Top Business Stories of The Week
April 9 2010 by ChiefExecutive.net
Top Business Stories of The Week
Junk Bonds in ‘Goldilocks’ Market Reach Record: Junk bond sales reached a record this month as rising profits and record low Federal Reserve interest rates foster lending and investment to the lowest-rated borrowers.
Companies worldwide issued $38.3 billion of junk bonds this month, passing the previous high of $36 billion in November 2006, according to data compiled by Bloomberg. Yields fell 0.95 percentage point this month to within 5.96 percentage points of government debt, the narrowest gap since January 2008, Bank of America Merrill Lynch index data show.
U.S. to Sell 27% Stake in Citigroup This Year: Nearly 18 months after the federal government stepped in to bail out Citigroup, Washington announced plans on to sell off its ownership stake. The Treasury said that it planned to sell its 7.7 billion common shares in Citigroup over the course of 2010. It will gradually reduce its 27 percent ownership position through a series of stock sales to investors.
The government would earn a profit of about $8 billion if it were to sell its entire stake. That would be on top of $8.1 billion in interest payments and other fees it has already collected, making Citigroup one of the government’s most lucrative investments of the Troubled Asset Relief Program.
The Hartford Sheds its $3.4 Billion TARP: The Hartford Financial Service said that it was repaying $3.4 billion in government aid it received in 2008 to help it bolster its balance sheet amid the nascent financial crisis.
The Hartford has about 1,800 employees in Minnesota. The property and casualty insurer bought a Florida-based thrift in 2008 and applied for aid under a provision of the Troubled Asset Relief Program called the Capital Purchase Program “We are pleased to complete our plan to return the U.S. Treasury’s investment in The Hartford and appreciated the opportunity to participate in CPP and the support of the American taxpayers,” company chairman Liam E. McGee said in a prepared statement.
American Airlines, JetBlue Forge Alliance: American Airlines has forged a new partnership with JetBlue that will allow the Fort Worth-based airline to connect passengers to 18 domestic markets where the two airlines currently do not compete.
In addition, JetBlue passengers are gaining the ability to connect to American flights that fly out of Boston and New York to international destinations served by American, including Barcelona, Spain and Tokyo, Japan. The partnership between the two airlines will operate mainly out of New York’s John F. Kennedy and LaGuardia airports and out of Boston Logan International Airport.
General Growth Files $6.55 Billion Bankruptcy Exit:
CEO Median Pay Edges Lower in 2009: The median compensation for chief executives of 200 major U.S. companies fell marginally to $6.95 million in 2009, the Wall Street Journal said, citing an analysis by Hay Group management consultancy.
The median value of salaries, bonuses, long-term incentives, and grants of stock and stock options for the chief executives fell 0.9 percent, the Journal said. It was only the third time since 1989 that total direct compensation has fallen for U.S. chief executives.
Obama Administration Issues Fuel Efficiency Rules: The Obama administration has issued tough gas mileage standards for new cars and trucks hitting dealerships in the future.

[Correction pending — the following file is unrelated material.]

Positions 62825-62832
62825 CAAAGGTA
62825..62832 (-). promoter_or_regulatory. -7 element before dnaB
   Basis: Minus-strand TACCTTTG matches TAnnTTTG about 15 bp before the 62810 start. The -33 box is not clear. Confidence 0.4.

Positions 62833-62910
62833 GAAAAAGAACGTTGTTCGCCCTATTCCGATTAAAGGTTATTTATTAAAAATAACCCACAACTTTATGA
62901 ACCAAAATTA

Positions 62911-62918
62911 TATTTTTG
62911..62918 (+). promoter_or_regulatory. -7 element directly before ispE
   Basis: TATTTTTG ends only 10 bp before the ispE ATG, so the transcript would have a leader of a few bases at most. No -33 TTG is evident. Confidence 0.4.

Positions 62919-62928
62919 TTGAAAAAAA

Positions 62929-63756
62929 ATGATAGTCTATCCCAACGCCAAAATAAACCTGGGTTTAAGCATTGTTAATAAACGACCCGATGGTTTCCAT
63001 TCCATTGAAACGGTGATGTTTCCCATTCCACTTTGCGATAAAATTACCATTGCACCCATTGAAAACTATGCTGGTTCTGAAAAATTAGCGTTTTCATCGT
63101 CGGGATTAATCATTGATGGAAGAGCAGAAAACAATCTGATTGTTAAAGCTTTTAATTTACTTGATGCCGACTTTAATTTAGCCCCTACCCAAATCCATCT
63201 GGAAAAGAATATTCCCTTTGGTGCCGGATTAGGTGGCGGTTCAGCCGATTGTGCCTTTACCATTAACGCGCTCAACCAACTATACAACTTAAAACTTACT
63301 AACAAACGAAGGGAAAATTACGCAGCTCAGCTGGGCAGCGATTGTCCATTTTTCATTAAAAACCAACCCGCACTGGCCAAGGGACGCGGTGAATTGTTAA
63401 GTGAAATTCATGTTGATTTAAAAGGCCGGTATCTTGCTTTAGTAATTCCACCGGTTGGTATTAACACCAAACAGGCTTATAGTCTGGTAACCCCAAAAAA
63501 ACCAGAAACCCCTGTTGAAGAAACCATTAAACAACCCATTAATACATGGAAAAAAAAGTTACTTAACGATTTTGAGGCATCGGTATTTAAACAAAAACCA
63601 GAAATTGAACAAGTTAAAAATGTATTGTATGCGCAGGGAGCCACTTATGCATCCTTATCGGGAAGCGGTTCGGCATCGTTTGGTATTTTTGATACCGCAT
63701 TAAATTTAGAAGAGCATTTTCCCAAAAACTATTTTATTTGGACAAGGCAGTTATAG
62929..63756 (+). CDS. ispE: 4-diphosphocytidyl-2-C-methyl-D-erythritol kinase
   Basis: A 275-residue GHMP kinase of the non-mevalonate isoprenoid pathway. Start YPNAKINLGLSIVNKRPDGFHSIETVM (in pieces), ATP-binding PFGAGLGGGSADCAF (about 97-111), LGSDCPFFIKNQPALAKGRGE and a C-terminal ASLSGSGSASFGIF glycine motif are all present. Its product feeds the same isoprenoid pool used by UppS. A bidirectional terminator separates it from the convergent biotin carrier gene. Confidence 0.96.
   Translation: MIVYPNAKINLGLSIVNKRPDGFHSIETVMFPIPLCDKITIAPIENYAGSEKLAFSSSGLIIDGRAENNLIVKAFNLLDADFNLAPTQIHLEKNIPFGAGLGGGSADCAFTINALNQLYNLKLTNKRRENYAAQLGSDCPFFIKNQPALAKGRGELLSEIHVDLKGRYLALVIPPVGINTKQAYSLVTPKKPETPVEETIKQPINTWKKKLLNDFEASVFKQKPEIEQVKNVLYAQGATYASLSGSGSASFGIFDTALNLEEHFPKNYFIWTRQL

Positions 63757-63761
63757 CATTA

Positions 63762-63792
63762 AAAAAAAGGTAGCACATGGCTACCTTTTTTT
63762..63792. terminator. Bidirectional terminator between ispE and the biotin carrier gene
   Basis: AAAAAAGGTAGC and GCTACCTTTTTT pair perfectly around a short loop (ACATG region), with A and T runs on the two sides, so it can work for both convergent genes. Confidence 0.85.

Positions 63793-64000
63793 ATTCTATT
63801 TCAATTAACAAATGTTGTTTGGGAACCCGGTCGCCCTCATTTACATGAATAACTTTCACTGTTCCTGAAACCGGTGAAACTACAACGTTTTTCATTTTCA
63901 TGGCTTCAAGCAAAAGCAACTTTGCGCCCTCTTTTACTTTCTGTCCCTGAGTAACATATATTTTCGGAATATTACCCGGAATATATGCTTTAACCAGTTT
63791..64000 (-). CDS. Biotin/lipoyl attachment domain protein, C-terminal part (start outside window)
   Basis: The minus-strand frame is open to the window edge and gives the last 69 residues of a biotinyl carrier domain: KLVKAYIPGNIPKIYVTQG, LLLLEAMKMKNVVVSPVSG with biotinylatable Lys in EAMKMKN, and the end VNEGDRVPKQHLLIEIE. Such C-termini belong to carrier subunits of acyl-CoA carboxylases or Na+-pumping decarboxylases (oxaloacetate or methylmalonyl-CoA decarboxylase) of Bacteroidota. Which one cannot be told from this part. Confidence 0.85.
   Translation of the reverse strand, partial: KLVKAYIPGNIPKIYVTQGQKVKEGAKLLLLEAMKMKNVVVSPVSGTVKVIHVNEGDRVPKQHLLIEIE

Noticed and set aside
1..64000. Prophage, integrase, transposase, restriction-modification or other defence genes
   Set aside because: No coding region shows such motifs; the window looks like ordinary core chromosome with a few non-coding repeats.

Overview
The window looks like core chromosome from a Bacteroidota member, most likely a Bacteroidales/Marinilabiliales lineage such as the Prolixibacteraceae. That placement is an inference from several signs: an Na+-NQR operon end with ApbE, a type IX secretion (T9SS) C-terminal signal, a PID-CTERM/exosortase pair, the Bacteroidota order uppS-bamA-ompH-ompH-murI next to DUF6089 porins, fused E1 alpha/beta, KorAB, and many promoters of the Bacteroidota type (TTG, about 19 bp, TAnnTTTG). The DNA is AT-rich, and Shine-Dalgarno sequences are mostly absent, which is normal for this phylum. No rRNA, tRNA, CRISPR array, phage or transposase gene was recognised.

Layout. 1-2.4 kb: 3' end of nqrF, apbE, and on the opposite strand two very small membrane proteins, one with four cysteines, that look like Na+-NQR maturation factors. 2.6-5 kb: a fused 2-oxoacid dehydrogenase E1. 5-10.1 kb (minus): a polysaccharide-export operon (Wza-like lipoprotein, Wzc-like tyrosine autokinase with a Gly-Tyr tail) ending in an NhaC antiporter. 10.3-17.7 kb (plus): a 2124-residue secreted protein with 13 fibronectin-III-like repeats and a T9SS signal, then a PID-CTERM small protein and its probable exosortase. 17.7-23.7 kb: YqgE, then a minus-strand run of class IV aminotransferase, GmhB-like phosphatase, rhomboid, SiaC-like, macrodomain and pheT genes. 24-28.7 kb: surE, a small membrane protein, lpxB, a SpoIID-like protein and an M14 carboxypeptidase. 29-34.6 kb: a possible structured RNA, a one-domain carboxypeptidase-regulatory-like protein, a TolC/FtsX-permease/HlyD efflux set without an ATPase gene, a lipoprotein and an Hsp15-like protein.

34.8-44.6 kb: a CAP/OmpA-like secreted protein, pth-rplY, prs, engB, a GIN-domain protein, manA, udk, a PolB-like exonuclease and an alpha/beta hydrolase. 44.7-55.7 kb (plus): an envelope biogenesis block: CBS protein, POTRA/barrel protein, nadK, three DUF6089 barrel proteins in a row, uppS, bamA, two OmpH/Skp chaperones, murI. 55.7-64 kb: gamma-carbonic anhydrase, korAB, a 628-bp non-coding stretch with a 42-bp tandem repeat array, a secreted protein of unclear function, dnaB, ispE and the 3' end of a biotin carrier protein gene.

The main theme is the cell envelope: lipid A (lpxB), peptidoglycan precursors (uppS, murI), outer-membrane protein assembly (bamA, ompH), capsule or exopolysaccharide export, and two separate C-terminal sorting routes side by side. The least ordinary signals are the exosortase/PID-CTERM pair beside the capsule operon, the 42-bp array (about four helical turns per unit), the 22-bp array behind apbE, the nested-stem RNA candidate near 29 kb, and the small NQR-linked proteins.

The Transportation Department and the Environmental Protection Agency say the final rules will require 2016 model-year vehicles to meet fuel efficiency targets of 34.1 miles per gallon combined for cars and trucks, or the equivalent of 35.5 mpg with credits for reducing greenhouse gas emissions. That’s an increase of nearly 10 mpg over current standards.
Consumers will see higher costs. The standards will add more than $900 to each vehicle in 2016 but the government says consumers will save $3,000 over the life of their vehicles because of fuel savings. The new rules will cover the 2012 to 2016 model years.
March Auto Sales Jump 24 Percent, Toyota Rebounds: U.S. auto sales jumped 24.3 percent in March, the strongest result in months, led by a rebound at recall-hit Toyota Motor which offered record incentives aimed at putting the crisis behind it.
Toyota sales jumped nearly 41 percent in March, snapping two months of sales declines amid massive vehicle recalls and a rare production and sales halt for the world’s biggest automaker.
General Motors sales rose nearly 21 percent overall from a year earlier and it led the industry in total vehicle sales. Toyota was second in total sales, while Ford Motor ranked third after a nearly 40 percent sales increase.
U.S. sales topped the 1 million vehicle mark in March, which was the strongest monthly result since September 2008, excluding August 2009 when “cash for clunkers” incentives drove sales up sharply.
Factory, Jobs Data Boosts Hopes Recovery to Last: The number of workers filing new claims for jobless aid fell last week and factory activity in March hit its highest level in more than 5-1/2 years, strengthening hopes for continued economic growth without government support.
Manufacturing has led the economy out of its deepest recession since the 1930s, but the labor market has lagged. Job growth is essential to maintain expansion when the impetus from a rebuilding of inventories disappears later this year.
“The data suggest that the economic recovery is reaching a self-sustaining stage, which means it’s less prone to setbacks. If we wait a couple more months we are going to find that this recovery is very robust,” said Chris Rupkey, chief financial economist at Bank of Tokyo-Mitsubishi UFJ in New York.
Note * Reported according to chronology of the events